Kubernetes and Challenges in Cloud-Agnostic Strategies
Stephen Abdo and Pete Tian examine cloud-agnostic strategies and explore common challenges and misconceptions.
Overview and Industry Trends
Over the past several years there has been an increased focus on adopting cloud-agnostic strategies. Some common reasons to do this are to avoid becoming dependent on any one cloud provider and the freedom to pursue a best-of-breed ecosystem. Kubernetes is one technology that has been used to accomplish these goals. Microsoft has even been making more and more PaaS services available in Kubernetes to aid in that effort. However, we sometimes see customers who are not only pursuing a containerization strategy with Kubernetes, but also attempting to achieve a portable solution that targets the Kubernetes offering on all major cloud service providers (CSPs) at the same time (namely, AKS, EKS, and GKE). Achieving this portability is perceived as a strategy to avoid vendor lock-in and to minimize financial risk through negotiating power.
Although to minimize financial risks, the ability to leverage partnerships and discounts from long-term commitments should be considered first, another question remains: does portability minimize technical risk? If an organization is already using Kubernetes and investing in cloud agnostic tooling for provisioning and automation– to what extent is having a solution that is deployable in AKS, EKS, and GKS achievable? What is the return on investment? What level of complexity is an organization capable of handling?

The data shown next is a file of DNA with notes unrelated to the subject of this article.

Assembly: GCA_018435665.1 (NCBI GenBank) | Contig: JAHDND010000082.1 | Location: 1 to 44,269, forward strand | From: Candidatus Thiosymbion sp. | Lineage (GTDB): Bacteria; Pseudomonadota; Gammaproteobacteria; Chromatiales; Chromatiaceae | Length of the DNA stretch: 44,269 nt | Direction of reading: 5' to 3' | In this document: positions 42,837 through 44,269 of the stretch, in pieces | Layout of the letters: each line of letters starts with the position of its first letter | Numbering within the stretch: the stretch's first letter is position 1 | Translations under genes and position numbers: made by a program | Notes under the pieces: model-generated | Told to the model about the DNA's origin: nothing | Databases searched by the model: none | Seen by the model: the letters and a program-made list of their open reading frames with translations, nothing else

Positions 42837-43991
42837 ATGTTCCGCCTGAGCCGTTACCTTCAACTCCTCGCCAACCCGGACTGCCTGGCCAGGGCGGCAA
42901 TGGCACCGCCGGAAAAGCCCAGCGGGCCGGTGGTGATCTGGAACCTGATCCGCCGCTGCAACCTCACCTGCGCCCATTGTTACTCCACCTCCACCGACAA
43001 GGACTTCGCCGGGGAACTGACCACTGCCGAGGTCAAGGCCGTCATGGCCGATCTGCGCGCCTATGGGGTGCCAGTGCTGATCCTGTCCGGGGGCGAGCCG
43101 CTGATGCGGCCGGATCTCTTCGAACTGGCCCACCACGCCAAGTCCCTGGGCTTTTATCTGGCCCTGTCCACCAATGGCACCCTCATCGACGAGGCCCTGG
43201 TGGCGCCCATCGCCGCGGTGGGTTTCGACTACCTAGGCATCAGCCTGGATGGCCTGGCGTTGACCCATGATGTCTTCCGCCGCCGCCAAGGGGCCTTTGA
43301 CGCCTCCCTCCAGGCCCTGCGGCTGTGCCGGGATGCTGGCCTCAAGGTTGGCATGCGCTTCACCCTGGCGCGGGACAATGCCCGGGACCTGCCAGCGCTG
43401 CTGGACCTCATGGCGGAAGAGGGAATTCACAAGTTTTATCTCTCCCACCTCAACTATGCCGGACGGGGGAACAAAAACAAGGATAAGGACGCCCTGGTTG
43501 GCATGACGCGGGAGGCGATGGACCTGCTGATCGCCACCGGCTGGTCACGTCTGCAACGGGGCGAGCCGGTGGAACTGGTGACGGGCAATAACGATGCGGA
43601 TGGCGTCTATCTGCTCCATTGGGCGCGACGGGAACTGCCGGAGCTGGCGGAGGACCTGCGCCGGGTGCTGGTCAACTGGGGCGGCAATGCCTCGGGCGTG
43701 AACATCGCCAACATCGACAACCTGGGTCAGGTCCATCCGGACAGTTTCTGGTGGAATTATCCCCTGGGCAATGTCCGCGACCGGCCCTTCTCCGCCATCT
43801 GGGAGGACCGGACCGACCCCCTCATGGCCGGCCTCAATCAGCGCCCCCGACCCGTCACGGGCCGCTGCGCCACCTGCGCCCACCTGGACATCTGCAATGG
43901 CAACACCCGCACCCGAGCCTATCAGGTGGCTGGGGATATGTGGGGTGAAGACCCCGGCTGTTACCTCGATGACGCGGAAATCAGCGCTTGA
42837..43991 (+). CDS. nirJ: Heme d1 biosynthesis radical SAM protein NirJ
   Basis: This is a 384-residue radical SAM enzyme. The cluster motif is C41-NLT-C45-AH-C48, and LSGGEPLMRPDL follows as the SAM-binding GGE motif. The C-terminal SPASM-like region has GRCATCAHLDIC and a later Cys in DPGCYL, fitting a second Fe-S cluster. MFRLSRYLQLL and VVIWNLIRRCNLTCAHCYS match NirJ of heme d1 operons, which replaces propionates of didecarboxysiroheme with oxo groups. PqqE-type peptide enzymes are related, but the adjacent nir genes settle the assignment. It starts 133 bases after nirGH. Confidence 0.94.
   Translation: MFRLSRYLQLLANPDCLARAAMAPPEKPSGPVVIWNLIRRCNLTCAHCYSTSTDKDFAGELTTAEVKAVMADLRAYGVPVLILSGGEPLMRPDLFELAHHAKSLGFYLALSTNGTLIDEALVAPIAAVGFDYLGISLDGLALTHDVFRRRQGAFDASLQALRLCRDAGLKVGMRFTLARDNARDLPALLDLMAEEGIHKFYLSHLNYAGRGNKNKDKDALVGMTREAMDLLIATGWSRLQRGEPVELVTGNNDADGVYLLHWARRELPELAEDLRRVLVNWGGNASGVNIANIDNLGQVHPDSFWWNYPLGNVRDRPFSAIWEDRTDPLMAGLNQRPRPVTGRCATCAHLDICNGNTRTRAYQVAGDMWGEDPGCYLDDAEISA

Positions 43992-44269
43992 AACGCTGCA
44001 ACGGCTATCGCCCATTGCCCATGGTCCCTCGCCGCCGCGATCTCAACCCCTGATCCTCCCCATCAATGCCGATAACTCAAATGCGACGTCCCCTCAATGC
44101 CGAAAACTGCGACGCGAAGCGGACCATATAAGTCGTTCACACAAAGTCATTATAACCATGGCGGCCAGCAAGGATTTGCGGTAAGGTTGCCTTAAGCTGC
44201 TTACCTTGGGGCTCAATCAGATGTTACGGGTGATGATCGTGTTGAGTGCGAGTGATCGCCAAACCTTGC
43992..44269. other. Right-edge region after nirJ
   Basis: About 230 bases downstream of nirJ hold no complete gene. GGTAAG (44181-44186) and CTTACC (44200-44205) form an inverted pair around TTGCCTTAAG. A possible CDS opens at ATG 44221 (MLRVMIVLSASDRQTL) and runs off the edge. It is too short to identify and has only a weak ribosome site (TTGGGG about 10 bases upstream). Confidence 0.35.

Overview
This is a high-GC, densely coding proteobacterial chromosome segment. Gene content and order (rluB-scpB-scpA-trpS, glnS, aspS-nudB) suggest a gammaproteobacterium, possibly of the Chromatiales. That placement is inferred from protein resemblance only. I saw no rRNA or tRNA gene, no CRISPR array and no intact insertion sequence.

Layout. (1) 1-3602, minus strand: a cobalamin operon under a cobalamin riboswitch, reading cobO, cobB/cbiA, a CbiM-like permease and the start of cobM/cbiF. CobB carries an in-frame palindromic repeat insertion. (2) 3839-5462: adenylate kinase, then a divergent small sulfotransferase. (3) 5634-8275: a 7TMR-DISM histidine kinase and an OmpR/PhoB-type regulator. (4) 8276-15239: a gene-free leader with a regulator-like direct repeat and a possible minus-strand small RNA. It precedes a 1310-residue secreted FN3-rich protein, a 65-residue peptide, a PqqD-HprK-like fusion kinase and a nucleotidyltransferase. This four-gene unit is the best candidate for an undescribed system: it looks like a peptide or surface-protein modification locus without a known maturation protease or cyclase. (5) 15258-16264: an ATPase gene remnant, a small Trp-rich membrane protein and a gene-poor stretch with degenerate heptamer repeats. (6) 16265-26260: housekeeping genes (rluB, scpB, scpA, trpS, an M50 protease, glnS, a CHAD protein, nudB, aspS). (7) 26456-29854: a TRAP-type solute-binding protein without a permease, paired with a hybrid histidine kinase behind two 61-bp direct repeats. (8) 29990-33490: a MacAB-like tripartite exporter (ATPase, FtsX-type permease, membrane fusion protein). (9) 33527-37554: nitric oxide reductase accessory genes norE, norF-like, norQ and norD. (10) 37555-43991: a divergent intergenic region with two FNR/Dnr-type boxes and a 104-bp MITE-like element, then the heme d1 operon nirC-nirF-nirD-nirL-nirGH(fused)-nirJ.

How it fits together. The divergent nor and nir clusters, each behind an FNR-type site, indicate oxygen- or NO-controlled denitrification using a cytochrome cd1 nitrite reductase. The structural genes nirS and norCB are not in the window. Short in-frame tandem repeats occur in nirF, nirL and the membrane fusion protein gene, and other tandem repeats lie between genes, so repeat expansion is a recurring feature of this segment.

Cloud Agnostic Strategy and Kubernetes
Kubernetes has been evolving since its birth. Open-source communities and cloud service providers are creating add-ons for various purposes like ease of management, feature enhancements, security hardening, and performance improvements. Tools with overlay features from different market competitors provide various options to architects to build their clusters (e.g.- weighing Azure Application Gateway/NGINX Ingress Controller, Azure Active Directory vs Okta).
Understandably, users choose open-source products over cloud native solutions in cloud agnostic context. Thinking beyond a proof of concept (POC), it’s important to consider Operational and Product Support.:
- Is a team self-sustaining with troubleshooting when problems arise on compatibility, updates and conflict of roadmap?
- Is a team willing to dive deep into the product nuances of different cloud service providers?
By definition, being cloud agnostic means your applications should be freely deployable in Kubernetes clusters of different CSPs. Your application must be completely decoupled from the native features and services offered by CSPs. However, Kubernetes is an open framework for CSPs and as well as Open-Source Software enthusiasts to add their own solutions to challenging problems. To facilitate innovation, it does not enforce constraints to minimize risky behaviors that might compromise the security and resiliency of the platform. Therefore, CSPs must create their own native, proprietary solutions to harness the environment and provide the security that their enterprise customers need. So here comes the conundrum in decoupling– are you going to build your own, or use third party solutions to replace the native services?
Staff readiness & Complexity of the solution